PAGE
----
An update, the welding course is now on week 8 of 10. I wouldn't say it was a course really, because there is no structure. I am focusing on Mig.

I started welding 4 mm plate reducing now to 1 mm. At this thickness, there are plenty of holes being created! but at least it is off the car. This is probably because the MIG machine I am using will not go lower than 30/40 Amp.

Being 50+, I found that I could not see where I was welding with the lowest fixed standard filter No 9. I had to buy an auto darking helmet, worth its weight in gold. The auto helmet has a range of filter from 7-13.

Yesterday, I purchased a Clarke edge setter and hole punch which I will practice flush lap and plug welds at the next session on Wednesday night.

As to the car, I am continuing to strip and derust where required. Recently the underside of the bonnet has been getting is good going over.

However, I have recently burnt out a Rolson Angle Grinder after 3 uses and its replacement from Lucas fell apart 30 seconds after switching it on. I have now bought a premium machine from Homebase for ?14.99 and paid an extra ?2.99 for 3 years insurance and it is working perfectly.

The car interior is now empty. You will see that there is hardly any rust inside as most of the floor is covered in wax. Since the photos, I have also taken the door and post cappings off for repair.

gary001.jpg
gary002.jpg gary003.jpg gary004.jpg

I also managed to get a full set of seats in the same colour and pattern from ebay, ?16. Described as mint, but they are not and worst than mine, they give me flexibility of refurbishing the upholstery in the future.

I have also experimented in getting the car in the air as high as I can to take the rear axle and fuel tank off to weld the chassis mountings. I did this outside the garage so that I can get some measurements. I got a height of 70+cm just rear of the axle stand.

gary005.jpg
gary006.jpg

I also fabricated a block of wood to fit the trolley jack and the rear beam to lift the car. A router is useful for this.

gary009.jpg gary010.jpg

Lifting is two stage using the jack by itself and place on axle stands. Then fit the block to the jack then lift further to its max height and place on axle stands just forward of the rear axle mount to allow access underneath and removal of the rear axle.

It is my intention to do this in my garage. My neighbour works in a timber yard, and I hope to obtain some sleeper type wood to shore up the car for when the jack and rear axle are removed so that I can get underneath to do the welding work. I also have some wheel chocks for the front wheels, because there are no brakes.

A few questions which I would like some input, thanks in advance:

Do you think my approach to lift the car in the garage for welding is achievable and safe?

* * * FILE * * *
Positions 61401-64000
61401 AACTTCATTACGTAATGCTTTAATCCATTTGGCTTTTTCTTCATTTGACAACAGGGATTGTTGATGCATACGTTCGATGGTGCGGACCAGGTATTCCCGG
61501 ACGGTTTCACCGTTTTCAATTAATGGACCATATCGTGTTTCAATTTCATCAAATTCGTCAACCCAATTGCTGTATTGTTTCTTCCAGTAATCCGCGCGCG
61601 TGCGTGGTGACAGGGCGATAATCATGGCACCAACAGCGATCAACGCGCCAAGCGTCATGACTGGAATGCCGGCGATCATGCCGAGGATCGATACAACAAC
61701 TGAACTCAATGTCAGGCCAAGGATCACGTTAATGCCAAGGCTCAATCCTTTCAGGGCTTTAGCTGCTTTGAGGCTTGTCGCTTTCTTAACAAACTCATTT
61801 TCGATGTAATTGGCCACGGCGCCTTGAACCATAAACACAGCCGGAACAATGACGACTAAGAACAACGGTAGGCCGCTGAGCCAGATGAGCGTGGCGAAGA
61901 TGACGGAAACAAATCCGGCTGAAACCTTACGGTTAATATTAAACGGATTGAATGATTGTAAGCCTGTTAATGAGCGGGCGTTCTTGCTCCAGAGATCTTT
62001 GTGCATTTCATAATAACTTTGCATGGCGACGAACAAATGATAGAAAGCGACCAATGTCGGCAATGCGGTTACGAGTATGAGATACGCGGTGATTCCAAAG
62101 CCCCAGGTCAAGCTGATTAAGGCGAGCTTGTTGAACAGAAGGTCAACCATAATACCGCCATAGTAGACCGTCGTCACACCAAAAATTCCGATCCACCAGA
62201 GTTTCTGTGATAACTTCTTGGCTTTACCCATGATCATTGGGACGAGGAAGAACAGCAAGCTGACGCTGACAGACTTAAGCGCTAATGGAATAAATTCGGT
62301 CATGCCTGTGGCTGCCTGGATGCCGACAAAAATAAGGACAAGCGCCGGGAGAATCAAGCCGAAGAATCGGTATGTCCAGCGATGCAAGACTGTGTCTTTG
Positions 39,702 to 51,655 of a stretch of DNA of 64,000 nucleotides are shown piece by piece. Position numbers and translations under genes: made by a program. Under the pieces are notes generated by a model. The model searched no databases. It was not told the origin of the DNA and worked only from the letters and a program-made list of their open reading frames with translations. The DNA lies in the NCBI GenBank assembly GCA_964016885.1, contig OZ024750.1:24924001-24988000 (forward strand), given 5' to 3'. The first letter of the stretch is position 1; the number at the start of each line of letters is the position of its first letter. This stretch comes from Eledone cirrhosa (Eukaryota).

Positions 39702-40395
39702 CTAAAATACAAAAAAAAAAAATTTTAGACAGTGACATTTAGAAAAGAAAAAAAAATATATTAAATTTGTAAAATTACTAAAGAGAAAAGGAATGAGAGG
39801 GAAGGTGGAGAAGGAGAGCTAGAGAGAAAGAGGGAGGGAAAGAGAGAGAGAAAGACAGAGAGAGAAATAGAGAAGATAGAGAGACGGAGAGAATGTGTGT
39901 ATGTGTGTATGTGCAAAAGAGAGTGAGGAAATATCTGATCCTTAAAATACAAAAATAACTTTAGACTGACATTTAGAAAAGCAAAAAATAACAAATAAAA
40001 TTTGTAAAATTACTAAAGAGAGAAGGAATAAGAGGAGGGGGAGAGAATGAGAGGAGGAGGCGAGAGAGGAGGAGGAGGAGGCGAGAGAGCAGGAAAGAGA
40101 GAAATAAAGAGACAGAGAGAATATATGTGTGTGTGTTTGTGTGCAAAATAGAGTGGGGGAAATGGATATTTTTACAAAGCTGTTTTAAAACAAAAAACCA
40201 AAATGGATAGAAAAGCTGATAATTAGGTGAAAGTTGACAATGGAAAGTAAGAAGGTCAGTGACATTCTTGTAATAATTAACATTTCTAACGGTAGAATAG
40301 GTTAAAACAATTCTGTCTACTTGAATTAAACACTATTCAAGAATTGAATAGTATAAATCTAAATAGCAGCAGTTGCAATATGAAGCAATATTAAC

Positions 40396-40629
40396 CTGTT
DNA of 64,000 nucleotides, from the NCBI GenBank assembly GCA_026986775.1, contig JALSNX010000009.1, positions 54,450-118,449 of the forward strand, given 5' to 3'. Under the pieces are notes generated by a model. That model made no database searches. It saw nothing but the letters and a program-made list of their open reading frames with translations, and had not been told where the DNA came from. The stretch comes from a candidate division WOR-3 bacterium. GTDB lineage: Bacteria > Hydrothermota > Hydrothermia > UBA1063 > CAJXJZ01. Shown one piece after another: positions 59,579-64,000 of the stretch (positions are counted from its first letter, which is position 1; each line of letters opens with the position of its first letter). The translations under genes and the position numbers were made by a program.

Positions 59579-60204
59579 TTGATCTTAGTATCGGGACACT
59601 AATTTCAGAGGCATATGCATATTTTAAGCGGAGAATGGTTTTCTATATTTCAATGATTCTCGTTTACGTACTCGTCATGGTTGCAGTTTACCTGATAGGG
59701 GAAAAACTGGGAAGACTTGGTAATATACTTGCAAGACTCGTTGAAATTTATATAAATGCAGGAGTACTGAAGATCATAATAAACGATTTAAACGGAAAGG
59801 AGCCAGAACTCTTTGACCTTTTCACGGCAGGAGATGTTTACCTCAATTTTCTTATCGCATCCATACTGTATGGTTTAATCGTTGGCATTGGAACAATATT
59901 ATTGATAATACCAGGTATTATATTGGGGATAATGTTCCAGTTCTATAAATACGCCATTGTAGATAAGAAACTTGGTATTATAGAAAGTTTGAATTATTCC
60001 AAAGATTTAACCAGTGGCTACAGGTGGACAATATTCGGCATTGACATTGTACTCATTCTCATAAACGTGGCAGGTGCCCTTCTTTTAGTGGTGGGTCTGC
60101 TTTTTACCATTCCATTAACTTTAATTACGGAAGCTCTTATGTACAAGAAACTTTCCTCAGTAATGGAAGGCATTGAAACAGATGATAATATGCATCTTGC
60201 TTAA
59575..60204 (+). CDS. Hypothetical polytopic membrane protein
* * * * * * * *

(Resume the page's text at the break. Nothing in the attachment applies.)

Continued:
Taking into account the cost:

Has anybody used weldable zinc paint and where can you get it from?

Where is the best place to get some vinyl blue paint to refurbish the door cappings?

What is the best paint to refurbish the rear axle and suspension components arches?

What is the best stone chip paint that can be over painted for underneath and wheel ?

I am thinking of buying a SIP Machine for the welding, I note that apart from one Clarke low end machine, SIP machines go down to 25 amps irrespective of the top end range. Would a 130 amp machine be sufficient?

Last edit: by Malcolm

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130 is ok but SIP have a bad reputation…..

you realy need 150amp fo any chassis work if you have any to do..

clarke have a much better wire feed. Mine is 30amp min and i dont haveblow through probs, unless i lose concentration……

how much have you got…..

clarke 160TM is what i have and its awesome.

you can get them for ?230 brand new….

comes ready to use large bottles with regulator. Dont bother with disposable bottles…..  they last approx 7 minutes….

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oh and hellfrauds will sell UPOL weld # 2 zinc primer…..

im just using waxoyls stone chip spray….

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i have a sip 130 and its pretty good tbh :wink:

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Thanks for the input about the welding and zinc paint, much appreciated.

Would welcome any additional input on these and other unanswered points from other members.

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hey mate that looks a pretty solid shell keep up the work and dont get lazy like me its taken me 2 years to get the shell stripped ready for welding lol only because i dont have any money or a garage to get out of the rain.

keep on dubbing

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Looking good there my friend, I did the same thing to get
my car in the air, (taking axle off), I just put in 1st gear so
if it slipped it didnt go anywhere. Keep us posted!.

Dibbler